Jul 24 2014
Fixing a problem usually consists of seeking out those who are most knowledgeable and familiar with the situation. Such is the case when former Supreme Court Justice Sandra Day O’Connor and the Institute for the Advancement of the American Legal System collaborated to develop a merit selection plan they hope states will adopt.
This Plan gives a blueprint for states to select judges in the most nonpartisan and fair way and to ensure that judges are the most qualified for the position. It consists of four parts: a nominating commission, gubernatorial appointment, judicial performance review, and a retention election.
The judicial nominating commission component is intended to be a diverse nonpartisan committee, appointed from a variety of sources, that screens and identifies candidates to forward on to the governor. This process makes sense because the nominating commission will be able to thoroughly evaluate candidates and select the most qualified. In contrast, voters in judicial elections often choose who to vote for based on irrelevant factors, such as name recognition, position on the ballot, and perceived gender or race. The nominating commission can focus solely on qualifications such as legal experience and knowledge, judicial temperament, and community involvement.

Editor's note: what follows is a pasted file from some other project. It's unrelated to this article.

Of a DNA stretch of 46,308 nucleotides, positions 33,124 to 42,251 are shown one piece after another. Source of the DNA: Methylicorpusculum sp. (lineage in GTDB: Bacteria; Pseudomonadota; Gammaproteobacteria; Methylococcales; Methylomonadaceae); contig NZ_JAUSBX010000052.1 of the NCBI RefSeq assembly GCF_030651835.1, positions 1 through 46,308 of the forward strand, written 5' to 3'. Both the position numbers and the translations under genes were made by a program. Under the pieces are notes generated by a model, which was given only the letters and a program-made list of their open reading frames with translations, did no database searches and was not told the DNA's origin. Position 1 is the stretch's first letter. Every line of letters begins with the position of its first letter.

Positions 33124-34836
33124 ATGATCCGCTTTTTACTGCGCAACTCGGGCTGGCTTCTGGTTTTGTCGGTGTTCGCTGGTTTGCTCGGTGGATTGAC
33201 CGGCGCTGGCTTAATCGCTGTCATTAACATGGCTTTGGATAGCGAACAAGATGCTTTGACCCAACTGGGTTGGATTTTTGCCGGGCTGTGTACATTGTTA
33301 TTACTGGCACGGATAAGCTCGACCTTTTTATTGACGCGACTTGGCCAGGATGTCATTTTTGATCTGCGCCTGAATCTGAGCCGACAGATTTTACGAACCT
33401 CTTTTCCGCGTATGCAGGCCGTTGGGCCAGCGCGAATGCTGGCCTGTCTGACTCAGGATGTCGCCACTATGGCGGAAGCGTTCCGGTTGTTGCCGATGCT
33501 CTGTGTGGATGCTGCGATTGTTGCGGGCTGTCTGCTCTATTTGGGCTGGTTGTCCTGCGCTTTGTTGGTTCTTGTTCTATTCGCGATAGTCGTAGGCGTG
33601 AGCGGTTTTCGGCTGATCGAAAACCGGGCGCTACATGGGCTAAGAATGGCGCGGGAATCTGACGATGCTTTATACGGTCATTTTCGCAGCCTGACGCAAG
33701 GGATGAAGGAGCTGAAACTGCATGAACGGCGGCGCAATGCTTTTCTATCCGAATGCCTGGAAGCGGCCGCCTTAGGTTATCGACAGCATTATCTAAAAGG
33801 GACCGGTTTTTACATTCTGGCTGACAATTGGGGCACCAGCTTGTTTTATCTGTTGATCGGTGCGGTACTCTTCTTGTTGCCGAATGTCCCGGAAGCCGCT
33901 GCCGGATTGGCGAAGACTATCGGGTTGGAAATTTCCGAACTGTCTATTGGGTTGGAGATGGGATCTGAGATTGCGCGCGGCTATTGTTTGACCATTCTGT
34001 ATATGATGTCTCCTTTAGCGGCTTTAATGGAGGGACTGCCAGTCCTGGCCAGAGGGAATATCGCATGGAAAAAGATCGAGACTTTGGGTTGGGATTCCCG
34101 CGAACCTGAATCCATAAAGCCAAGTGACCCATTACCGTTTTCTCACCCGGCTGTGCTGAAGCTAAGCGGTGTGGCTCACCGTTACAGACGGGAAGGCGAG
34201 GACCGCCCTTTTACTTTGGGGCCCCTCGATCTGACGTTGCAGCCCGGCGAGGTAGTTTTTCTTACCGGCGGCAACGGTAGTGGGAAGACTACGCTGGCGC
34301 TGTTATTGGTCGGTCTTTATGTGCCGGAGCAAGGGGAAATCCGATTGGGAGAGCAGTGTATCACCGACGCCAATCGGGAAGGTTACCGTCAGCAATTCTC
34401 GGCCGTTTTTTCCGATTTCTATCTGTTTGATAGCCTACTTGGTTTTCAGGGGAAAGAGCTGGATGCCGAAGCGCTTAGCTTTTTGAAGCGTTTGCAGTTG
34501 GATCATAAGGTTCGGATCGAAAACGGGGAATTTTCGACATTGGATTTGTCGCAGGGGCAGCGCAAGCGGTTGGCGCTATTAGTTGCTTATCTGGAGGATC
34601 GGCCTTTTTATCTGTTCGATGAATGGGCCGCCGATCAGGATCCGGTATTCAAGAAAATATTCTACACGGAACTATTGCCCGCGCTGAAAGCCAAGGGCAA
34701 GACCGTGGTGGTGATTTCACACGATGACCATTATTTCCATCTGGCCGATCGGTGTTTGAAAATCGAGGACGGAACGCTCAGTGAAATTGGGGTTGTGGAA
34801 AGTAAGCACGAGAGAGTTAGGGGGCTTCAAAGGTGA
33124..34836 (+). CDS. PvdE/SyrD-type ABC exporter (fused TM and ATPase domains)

The nominating commission then sends a short list of candidates to the governor for appointment. The Plan suggests limiting both the number of candidates on the list and the time for the governor to act. While the appointment is inevitably political, gubernatorial appointment is one place where the public can express their opinions about the candidates. Further, since all the candidates on the short list are extremely qualified, it makes little difference which candidate is selected.
The judicial performance review component allows for an evaluation of judges to be sent to the public. The committee overseeing this aspect would be compromised of selected individuals made by appointing authorities. This is important both for the judges to self-evaluate and constantly strive to improve their performance as well as for the public to have all relevant information when choosing whether or not to retain the judge.
Lastly, the plan proposes a retention election. This crucial step allows for the people’s voice to be heard. The public will decide whether the judge has performed his or her duties adequately. Here, voters will elect the incumbent to a further term or vote against them returning to the bench. The public has a right to hold their judges accountable for their actions on and off the bench.
Merit selection balances the need to ensure that judges are qualified, fair and impartial with the public’s right to hold judges accountable. Judicial elections are a political and partisan process for a nonpolitical, nonpartisan job.
If anyone would know the importance of judicial impartiality, it would certainly be a former Supreme Court justice. Justice O’Connor recognizes this importance, it is now time for Pennsylvania legislators to follow suit.